So you've got chicks. You've either hatched them yourself or bought them in. They're tiny, vulnerable and they're making a lot of noise.
A brooder is the answer to that question.
Actually, a brooder needs to be set up long before your littlies get to the stage of needing one - it should be well set up, warmed and all ready before they actually need it. It's something you should be thinking about several days before they arrive, whether that will be by incubator or by post.
If this is your first time with chicks you'll be surprised at how quickly they grow. In terms of somewhere for them to live, you have two choices :
Personally, I use a small one to begin with (I call this 'Stage 1') and move to a large one later ('Stage 2'). That's the model I'll be discussing in this article.
My 'Stage 1' brooder, complete with non-slip surface, heat source, food and water bottle.
Whichever size you decide on and whatever you use, your container needs to be in a safe place. For the first few weeks your chicks are vulnerable and will need protecting from cold, draughts, disturbance and the over-enthusiasm of young children and pets.
Make sure you have a setting where :
I use a spare bedroom for the first week, and move them into a spare bathroom until they're ready to go outside with my main flock.
You need to bear in mind that chicks will start to explore their surroundings very quickly if they're allowed to. Either your container needs to have a top, or you have to accept that your room will end up looking like my bathroom did.
I've used various things over the years and come to these conclusions :
Whatever else you decide to use as your starter bedding please, don't use newspaper. It's much, much too slippy and your chicks won't be able to stand properly. Their tiny legs need something to grip with when they're little. If they don't have that, there's a real danger they'll develop splayed leg. Splayed leg is easily dealt with, but it's far better to prevent it in the first place.
So, on the bottom of your container lay some non-slip matting. I use inexpensive shelf liner bought from a supermarket - it's much less expensive than buying from a pet store and it does exactly the same job. It's the same liner that I have in my incubator at the point of hatch.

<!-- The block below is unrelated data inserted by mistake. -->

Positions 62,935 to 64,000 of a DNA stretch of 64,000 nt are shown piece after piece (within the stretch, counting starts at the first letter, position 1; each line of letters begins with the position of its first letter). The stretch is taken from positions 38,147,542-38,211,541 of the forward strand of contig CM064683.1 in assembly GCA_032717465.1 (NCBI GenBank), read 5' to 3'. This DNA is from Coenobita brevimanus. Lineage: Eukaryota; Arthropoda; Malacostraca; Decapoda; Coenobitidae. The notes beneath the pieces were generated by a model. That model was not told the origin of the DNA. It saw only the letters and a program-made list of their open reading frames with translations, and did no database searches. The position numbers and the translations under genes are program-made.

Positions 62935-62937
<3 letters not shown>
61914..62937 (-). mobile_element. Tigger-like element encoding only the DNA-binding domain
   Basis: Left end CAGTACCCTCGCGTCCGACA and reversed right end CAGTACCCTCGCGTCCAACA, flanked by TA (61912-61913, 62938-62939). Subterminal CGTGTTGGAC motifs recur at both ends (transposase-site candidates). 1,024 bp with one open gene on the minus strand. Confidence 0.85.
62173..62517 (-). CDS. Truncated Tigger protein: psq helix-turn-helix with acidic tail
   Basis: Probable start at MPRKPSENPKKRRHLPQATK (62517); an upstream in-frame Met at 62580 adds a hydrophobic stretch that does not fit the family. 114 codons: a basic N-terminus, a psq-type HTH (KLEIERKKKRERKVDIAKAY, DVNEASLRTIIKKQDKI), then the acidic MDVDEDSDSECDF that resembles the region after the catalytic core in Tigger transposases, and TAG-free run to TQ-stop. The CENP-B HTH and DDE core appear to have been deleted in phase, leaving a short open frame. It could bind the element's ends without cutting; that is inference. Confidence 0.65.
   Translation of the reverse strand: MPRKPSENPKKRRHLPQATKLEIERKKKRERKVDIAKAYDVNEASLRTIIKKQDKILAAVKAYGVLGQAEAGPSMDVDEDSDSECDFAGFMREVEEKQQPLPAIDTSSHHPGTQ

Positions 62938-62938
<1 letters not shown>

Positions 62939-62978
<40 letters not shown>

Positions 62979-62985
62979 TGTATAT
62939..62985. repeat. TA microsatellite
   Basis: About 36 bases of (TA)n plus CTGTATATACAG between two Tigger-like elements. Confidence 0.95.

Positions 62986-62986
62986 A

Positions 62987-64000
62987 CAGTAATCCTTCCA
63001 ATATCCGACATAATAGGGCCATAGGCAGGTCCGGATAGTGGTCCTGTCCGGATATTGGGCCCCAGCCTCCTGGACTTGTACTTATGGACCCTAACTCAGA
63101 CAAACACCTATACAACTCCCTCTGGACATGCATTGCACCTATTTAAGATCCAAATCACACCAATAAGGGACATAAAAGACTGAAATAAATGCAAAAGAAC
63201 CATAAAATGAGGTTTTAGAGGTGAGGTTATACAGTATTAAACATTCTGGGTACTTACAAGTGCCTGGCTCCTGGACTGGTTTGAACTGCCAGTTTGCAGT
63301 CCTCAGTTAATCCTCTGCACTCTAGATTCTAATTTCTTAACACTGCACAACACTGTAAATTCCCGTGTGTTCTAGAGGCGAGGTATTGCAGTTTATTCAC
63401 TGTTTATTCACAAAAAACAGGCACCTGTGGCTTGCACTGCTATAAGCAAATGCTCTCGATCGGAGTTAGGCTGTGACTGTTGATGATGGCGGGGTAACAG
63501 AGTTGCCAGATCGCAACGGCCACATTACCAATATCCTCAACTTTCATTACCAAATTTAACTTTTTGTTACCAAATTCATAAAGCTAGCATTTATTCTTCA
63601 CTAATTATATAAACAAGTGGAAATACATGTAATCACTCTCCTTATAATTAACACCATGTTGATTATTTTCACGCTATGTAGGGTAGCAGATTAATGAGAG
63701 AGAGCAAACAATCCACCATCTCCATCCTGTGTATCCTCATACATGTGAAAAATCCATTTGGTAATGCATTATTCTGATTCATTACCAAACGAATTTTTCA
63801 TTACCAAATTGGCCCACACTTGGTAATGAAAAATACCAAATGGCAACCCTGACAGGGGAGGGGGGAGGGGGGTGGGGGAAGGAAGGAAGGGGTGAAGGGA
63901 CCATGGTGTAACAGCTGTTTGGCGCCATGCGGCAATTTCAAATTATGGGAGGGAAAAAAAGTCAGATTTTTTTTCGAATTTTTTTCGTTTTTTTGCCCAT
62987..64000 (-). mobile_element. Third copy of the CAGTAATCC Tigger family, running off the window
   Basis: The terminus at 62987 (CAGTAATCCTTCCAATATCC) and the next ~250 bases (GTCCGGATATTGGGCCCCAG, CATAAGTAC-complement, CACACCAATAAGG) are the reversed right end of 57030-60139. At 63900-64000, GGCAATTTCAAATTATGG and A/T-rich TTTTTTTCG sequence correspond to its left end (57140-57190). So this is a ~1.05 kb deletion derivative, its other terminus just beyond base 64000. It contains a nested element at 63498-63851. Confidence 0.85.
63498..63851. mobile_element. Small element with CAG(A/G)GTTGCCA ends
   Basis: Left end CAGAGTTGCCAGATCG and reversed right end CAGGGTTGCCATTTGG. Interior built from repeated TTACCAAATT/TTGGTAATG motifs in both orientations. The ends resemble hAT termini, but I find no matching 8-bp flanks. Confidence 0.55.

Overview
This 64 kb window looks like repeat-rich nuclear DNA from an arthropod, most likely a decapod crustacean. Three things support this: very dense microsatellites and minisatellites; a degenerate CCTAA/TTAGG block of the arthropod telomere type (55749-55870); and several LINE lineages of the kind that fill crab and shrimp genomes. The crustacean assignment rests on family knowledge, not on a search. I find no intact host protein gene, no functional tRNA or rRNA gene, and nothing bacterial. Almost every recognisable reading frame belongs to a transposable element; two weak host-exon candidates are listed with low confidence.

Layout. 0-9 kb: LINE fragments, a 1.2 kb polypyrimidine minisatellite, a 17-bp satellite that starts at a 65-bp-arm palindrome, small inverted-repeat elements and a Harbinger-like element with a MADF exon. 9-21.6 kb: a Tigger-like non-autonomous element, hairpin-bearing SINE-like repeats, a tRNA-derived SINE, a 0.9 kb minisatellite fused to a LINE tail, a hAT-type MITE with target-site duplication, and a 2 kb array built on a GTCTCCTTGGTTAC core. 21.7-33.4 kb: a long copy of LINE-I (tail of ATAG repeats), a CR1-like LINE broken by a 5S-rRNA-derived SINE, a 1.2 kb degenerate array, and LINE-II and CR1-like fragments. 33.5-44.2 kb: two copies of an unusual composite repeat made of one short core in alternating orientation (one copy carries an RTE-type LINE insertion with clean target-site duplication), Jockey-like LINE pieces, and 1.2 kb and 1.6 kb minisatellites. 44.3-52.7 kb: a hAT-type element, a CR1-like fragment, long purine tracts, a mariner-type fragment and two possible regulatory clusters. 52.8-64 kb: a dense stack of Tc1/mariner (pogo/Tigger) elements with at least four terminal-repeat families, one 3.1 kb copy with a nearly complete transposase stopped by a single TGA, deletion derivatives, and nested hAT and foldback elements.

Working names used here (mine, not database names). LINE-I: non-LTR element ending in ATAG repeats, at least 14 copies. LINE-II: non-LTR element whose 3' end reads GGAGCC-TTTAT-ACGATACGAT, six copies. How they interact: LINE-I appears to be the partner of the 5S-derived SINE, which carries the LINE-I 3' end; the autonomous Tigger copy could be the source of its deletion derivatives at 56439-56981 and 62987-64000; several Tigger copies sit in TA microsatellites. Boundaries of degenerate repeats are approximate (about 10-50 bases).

For the first few days the best bedding to have on top of the liner is plain kitchen paper roll. I buy a large roll from a supermarket which lasts for several clutches of chicks. Simply line the base of whatever you're using - in my case the tote box - with the paper on top of the liner.
Using a white paper enables even the tiniest babies to discover food. The sight and in particular the noise of sprinkling a little onto the paper will encourage them to investigate; pecking it will inevitably tell their taste buds "this is good" and they now recognise what food is. It's exactly what a mother hen would do in the farmyard.
The other advantage is that it's very easy to see, against this background, whether there are any chicks with problems walking. If there are, they need dealing with.
You'll discover that chicks can poop very well from a very young age, so obviously the paper will need changing at least twice a day. That last thing you want is for the paper to become wet and messy with poop - it's a sure way for your young flock to develop illnesses.
Once they're used to their food and you're sure they're all walking properly, it's time to move them on to different bedding. I usually change after three to four days, but that's a matter for you and your assessment of your own circumstances.
This is an interesting one. I have always used pine shavings, which is the bedding of choice for many people. It's easy to find, relatively inexpensive, warm for the chicks especially in the colder months of winter and early Spring, and it smells nice (as long as it's cleaned out regularly, of course).
The drawbacks are all to do with the mess it can make. It will get kicked it all over the place which isn't a problem if you're using a tote box but will be if you're using something like a dog crate. You'll also find that, if you're using food and water trays at ground level they will end up covered in the shavings.
I normally put a couple of inches of shavings in the brooder initially, still keeping the non-slip matting on the bottom. Every day I stir it up and add a little more, in the same way as I use the deep-litter method for my big girls' chicken house.
It will need cleaning out completely every week or so, depending on how many chicks you have in the box.
Some of my chicks investigating their new brooder bedding of pine shavings.
Sand is another potential bedding. Sand has a lot going for it. It absorbs moisture well, it's easy to keep free from poop (just scoop with something like a cat-litter scooper), it can be but on the compost heap, it's great for even tinies to dust-bathe in, it's a good source of grit once they being eating things other than basic starter feed, and it retains heat well.
But the retention of heat is also a potential problem. If you use a heat lamp it will also heat the sand, and the sand will not just retain heat, it will keep getting hotter.
Think about when you've been on a beach on a hot day - remember how the sand can burn your feet? Well, think about how much more vulnerable your chicks' feet are.
So by all means use sand but remember - be aware of its temperature under a heat lamp.
So far we have dealt with keeping your chicks safe, making sure they avoid problems like 'spraddle leg' by using non slip materials initially, and choosing the best bedding materials to make a comfortable home in your particular circumstances.
Next, we need to deal with one of the most critical issues in the brooder - warmth.
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